The Great War in Europe was not the only prelonged conflict in the early twentieth century. War had been endemic between Mexico and the United States for decades, and in 1916, before the US officially joined the European war, it was very much business as usual.
In March 1916 the rebel Mexican General Francisco ‘Pancho’ Villa attacked the US army near Columbus, destroying the border town in the process. President Woodrow Wilson sent out an expeditionary force to apprehend the General, which nearly led to another war between the two countries. Later known as the Pancho Villa Expedition, this was in many ways a pivotal moment in the Great War as well, since a full-blown conflict with Mexico would have prevented the much-needed influx of US troops on the Western Front in 1917. Indeed, the now infamous Zimmerman Telegram of January 1917 actually proposed an alliance between Germany and Mexico, designed to keep the US out of the war in return for generous financial support for a Mexican reconquest of territory in Texas, New Mexico and Arizona.
In our up-coming Great War catalogue, due to be released in the summer, we have an intriguing scrapbook made by the family of one of the National Guardsmen sent out on this expedition.
The brilliantly named ‘Hunk’ Hevenor left his family home in Albany, NY, in June 1916. Aged just 21, he was given a few weeks of basic training before being sent down to New Mexico to take part in the expedition. At this point his family appears to have started a scrapbook about the conflict and his part in it. There is a map of Mexico and a number of newspaper articles relating to the activities of ‘B Troop’ pasted in at the beginning, along with some photographs of Hunk and other soldiers in the troop. Later, letters and postcards sent home by Hunk appear, addressed to his sisters Edna and Margaret and his father, ‘Benj’.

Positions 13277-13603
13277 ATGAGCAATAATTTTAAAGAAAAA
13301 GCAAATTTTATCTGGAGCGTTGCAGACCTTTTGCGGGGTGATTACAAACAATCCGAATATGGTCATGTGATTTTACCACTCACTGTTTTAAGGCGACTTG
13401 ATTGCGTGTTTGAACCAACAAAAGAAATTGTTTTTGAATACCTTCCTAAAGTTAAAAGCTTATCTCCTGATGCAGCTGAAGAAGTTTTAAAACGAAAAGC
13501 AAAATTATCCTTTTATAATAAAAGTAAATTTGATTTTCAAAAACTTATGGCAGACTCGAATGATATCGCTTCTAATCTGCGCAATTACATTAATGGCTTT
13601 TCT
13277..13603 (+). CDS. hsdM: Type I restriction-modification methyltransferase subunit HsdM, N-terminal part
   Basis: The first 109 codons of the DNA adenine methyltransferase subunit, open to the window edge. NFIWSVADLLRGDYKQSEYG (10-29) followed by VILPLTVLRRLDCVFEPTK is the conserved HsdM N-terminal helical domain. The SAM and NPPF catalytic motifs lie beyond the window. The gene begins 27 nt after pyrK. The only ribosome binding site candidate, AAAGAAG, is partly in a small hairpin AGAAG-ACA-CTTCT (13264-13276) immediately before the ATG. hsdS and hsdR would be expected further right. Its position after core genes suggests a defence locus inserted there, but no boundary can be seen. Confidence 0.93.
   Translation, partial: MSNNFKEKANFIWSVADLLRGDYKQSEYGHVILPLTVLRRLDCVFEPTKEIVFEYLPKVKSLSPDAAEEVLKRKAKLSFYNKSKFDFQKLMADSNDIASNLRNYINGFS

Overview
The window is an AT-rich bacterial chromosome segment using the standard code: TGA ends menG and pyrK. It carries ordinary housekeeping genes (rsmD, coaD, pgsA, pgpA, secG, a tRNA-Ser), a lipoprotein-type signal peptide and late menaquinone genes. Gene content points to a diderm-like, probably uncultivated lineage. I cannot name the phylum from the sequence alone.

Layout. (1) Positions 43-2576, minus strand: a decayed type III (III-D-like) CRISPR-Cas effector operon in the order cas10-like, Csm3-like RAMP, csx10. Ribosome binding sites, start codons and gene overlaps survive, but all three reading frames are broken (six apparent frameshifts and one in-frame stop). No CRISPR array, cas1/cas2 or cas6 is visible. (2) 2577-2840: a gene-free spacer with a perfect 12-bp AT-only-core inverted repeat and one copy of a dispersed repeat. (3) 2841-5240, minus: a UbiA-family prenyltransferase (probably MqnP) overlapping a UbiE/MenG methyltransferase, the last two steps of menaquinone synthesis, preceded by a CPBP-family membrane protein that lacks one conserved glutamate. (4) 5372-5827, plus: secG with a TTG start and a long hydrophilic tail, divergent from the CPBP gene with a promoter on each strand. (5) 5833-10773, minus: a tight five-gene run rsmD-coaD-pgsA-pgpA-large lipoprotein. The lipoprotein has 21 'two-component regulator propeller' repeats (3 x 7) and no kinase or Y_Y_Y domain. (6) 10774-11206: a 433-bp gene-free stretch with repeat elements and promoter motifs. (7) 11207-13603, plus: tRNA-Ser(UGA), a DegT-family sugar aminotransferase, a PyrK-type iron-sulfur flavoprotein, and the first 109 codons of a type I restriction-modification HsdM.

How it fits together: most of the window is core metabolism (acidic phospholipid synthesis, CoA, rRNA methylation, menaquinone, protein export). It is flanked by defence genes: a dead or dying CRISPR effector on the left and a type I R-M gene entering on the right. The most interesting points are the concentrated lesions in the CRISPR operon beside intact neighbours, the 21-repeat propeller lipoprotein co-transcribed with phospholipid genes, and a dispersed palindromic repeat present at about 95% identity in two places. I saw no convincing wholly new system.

Having survived the Mexican Border War unscathed, Hunk was called up once more with the 6th Division to fight in France in July 1917. By October the Division had been reorganised as the 27th Infantry Division under John F. O’Ryan, who leant his name to the design of the new shoulder insignia (see below). Hunk’s has been cut out and inserted into the scrapbook, along with his Private’s chevron.
Strangely, there are just two letters home from this period featured in the book – one from 1917 and another from 1918. Whether there were more letters which have now been lost, we shall never know. What is most interesting is that the Hevenor family clearly considered the Pancho Villa Expedition a far more significant event than the distant war in Europe.
Hunk’s discharge papers are here too, dated 2nd May 1921. He is listed as being wounded in July 1918 during an air-raid, but left the army in good health, returning to his regular employment as an advertising writer.
In sum, the scrapbook tells a compelling personal story from the Great War period, consising mainly of letters back home not from Northern France, but from the Mexican border, where the stakes were just as high.
James Murray, 05/02/15